Joe Ritchie -- Goldman Sachs -- Analyst

Okay, I'll leave it there. Thank you, guys.

Operator

Next, we'll go to the line of Ann Duignan of JP Morgan. Your line is open.

Ann Duignan -- JP Morgan -- Analyst

Hi. Good morning, everybody. And Rick. I think I see you more likely playing golf in Ireland and sitting on a beach, but however, hopefully both.

Craig Arnold -- Chairman and Chief Executive Officer

You know him well.

Ann Duignan -- JP Morgan -- Analyst

Anyway, I guess, Rick, my question of you is on the Tripp Lite acquisition single phase, for a long time you had said that single phase was not a very attractive end market. It was lower margin, more commodity-type business. What's changed and what's different about Tripp Lite that makes you think that this is different this time?

Richard H. Fearon -- Vice Chairman and Chief Financial and Planning Officer

I just don't know where you got the impression that that single phase is lower margin. In fact, it's never been lower margin. It actually has margins that are every bit as good as three-phase. And the market actually if you look at the entire power quality market, the market splits out historically about half three-phase and half single-phase, and we of course, are already a significant participant in a single-phase market. Not as much in the US as we are in EMEA, and APAC and so this simply gives us a complete global footprint for the single-phase business.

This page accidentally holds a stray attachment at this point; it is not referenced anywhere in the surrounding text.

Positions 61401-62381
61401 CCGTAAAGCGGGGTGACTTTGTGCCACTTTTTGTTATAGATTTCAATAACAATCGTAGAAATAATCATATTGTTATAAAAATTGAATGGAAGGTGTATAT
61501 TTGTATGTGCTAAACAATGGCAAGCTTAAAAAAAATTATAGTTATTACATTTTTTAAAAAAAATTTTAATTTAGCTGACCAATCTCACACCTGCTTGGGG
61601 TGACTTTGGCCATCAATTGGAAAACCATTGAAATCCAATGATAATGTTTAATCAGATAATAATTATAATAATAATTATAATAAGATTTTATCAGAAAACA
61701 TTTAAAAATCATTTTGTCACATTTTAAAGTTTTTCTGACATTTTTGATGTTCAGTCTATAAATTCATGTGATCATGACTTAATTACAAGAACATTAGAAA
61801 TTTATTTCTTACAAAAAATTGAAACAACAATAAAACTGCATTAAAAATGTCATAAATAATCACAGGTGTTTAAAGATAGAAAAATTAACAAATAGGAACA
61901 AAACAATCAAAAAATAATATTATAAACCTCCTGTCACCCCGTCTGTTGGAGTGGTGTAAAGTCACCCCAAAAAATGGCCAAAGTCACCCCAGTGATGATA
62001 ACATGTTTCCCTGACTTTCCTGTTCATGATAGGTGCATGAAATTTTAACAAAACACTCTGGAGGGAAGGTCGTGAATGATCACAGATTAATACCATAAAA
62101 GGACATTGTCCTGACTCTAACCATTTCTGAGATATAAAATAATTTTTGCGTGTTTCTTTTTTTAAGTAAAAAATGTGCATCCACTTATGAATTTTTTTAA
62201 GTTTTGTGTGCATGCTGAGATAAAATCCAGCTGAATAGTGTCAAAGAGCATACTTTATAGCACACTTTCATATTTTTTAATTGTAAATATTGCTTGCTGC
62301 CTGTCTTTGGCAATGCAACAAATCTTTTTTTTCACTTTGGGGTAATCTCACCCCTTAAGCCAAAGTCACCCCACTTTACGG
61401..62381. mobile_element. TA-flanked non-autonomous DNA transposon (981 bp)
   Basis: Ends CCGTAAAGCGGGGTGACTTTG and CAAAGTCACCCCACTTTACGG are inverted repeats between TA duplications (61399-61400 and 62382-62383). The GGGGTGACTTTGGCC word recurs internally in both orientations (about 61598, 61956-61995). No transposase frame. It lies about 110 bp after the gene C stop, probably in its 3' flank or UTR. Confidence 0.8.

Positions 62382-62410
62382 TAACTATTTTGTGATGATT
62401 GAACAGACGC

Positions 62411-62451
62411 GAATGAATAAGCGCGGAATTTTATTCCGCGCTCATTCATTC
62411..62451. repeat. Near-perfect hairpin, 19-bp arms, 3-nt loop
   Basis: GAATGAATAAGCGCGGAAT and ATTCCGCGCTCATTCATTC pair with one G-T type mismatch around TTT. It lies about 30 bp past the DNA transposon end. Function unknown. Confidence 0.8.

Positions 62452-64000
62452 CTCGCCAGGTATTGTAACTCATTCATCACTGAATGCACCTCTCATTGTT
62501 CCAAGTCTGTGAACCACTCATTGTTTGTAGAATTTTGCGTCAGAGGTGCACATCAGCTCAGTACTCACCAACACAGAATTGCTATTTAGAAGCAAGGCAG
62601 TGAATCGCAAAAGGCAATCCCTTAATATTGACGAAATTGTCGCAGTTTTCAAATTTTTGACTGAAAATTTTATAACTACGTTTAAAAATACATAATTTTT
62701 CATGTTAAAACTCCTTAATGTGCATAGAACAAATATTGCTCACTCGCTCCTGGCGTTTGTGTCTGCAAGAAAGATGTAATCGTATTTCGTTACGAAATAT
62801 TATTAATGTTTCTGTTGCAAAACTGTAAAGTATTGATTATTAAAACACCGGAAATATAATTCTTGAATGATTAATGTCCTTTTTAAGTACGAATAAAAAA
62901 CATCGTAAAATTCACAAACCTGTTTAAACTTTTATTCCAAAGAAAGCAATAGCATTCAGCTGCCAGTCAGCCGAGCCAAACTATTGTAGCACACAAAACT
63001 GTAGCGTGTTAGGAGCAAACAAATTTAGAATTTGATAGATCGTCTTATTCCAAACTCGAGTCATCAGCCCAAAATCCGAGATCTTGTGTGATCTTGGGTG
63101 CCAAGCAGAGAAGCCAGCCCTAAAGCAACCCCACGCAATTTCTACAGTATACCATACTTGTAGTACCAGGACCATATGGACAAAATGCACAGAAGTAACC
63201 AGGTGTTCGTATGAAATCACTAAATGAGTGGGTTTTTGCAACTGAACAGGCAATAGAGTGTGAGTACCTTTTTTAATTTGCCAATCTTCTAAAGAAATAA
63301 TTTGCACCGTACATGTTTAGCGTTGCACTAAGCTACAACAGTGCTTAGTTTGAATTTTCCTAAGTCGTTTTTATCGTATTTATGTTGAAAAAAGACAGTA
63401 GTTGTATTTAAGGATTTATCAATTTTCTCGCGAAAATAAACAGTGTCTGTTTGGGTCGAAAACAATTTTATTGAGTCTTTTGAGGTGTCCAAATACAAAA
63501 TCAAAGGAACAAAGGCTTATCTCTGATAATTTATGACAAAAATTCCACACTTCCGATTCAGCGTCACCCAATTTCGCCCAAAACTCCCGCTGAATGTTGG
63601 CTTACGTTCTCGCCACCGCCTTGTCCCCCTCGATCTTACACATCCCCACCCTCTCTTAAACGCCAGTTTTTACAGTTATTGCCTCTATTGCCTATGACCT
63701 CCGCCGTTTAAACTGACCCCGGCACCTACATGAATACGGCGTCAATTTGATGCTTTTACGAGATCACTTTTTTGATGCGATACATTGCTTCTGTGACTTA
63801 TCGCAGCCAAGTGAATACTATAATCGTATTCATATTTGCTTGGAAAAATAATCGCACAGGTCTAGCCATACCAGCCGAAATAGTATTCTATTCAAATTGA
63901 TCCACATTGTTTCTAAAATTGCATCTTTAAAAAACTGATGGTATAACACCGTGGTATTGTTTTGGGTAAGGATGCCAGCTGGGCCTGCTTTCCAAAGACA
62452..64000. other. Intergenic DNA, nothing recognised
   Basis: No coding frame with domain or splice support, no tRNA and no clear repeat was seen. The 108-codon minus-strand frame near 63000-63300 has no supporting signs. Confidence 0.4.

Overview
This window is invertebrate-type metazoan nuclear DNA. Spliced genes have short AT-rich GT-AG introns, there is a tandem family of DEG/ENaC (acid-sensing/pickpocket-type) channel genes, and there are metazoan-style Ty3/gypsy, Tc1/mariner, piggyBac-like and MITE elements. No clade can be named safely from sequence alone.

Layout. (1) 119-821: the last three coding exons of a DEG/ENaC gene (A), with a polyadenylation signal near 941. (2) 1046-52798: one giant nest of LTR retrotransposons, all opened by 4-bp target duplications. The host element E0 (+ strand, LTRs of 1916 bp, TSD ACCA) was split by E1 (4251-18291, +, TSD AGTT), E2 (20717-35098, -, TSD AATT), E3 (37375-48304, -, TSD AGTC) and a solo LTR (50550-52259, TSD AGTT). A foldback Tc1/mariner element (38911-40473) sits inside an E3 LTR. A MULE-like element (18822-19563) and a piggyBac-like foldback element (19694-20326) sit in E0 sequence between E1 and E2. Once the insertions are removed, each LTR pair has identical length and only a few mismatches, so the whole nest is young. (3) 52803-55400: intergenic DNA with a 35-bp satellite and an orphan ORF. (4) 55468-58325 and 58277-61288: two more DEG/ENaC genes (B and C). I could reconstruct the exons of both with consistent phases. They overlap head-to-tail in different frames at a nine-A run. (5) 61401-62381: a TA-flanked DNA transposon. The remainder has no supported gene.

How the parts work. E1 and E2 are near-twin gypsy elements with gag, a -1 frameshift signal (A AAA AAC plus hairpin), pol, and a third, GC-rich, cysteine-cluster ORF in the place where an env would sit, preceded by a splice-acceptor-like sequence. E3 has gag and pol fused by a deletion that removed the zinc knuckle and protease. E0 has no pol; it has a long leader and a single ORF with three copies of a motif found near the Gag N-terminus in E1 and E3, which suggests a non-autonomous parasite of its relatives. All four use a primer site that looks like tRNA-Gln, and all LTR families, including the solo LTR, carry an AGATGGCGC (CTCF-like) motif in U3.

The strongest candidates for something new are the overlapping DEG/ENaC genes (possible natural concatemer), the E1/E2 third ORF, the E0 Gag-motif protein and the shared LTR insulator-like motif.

And you know we -- the single-phase business is one that we built up over, really in the last 10 years through several acquisitions starting with MGE, which we did in '07, and Phoenixtec, which we did in '08. And so we've been -- we're very knowledgeable acquirer in this space and so this was an opportunity to add a fill-in for us, company that gave us the Americas exposure that we hadn't gotten through those other acquisitions. And it's a very high margin space. It has been, ever since we participated in it.

Ann Duignan -- JP Morgan -- Analyst

Okay, I'm going back even earlier than that so, maybe I'm taking back too far my memory, and so apologize for that. Maybe you could give us a little bit more color like you did on Electrical Americas, maybe you could talk about the Electrical Global and what you saw there through the course of the fourth quarter and any supply chain issues? And you mentioned supply chain issues in the context of Electrical Americas, but what about copper prices, are you concerned about input costs as you go through 2021? Thanks.

Craig Arnold -- Chairman and Chief Executive Officer